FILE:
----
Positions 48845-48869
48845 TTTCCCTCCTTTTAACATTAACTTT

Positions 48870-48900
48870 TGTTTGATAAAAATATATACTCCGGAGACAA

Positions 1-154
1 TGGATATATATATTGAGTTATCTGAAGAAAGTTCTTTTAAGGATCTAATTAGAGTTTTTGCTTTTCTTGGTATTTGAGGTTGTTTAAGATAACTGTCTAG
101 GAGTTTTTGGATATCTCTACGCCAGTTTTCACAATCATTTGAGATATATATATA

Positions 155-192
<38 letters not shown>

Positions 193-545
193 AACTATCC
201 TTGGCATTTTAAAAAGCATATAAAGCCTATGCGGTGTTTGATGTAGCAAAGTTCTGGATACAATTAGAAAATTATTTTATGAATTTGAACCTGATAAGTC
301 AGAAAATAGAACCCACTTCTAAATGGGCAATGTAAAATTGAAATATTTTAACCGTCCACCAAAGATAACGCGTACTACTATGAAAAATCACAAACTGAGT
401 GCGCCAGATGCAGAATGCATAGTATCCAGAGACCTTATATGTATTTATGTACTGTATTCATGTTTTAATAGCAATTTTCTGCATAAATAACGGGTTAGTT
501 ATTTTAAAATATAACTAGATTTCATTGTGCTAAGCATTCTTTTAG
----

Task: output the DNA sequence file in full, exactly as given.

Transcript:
Positions 48845-48869
48845 TTTCCCTCCTTTTAACATTAACTTT

Positions 48870-48900
48870 TGTTTGATAAAAATATATACTCCGGAGACAA

Positions 1-154
1 TGGATATATATATTGAGTTATCTGAAGAAAGTTCTTTTAAGGATCTAATTAGAGTTTTTGCTTTTCTTGGTATTTGAGGTTGTTTAAGATAACTGTCTAG
101 GAGTTTTTGGATATCTCTACGCCAGTTTTCACAATCATTTGAGATATATATATA

Positions 155-192
<38 letters not shown>

Positions 193-545
193 AACTATCC
201 TTGGCATTTTAAAAAGCATATAAAGCCTATGCGGTGTTTGATGTAGCAAAGTTCTGGATACAATTAGAAAATTATTTTATGAATTTGAACCTGATAAGTC
301 AGAAAATAGAACCCACTTCTAAATGGGCAATGTAAAATTGAAATATTTTAACCGTCCACCAAAGATAACGCGTACTACTATGAAAAATCACAAACTGAGT
401 GCGCCAGATGCAGAATGCATAGTATCCAGAGACCTTATATGTATTTATGTACTGTATTCATGTTTTAATAGCAATTTTCTGCATAAATAACGGGTTAGTT
501 ATTTTAAAATATAACTAGATTTCATTGTGCTAAGCATTCTTTTAG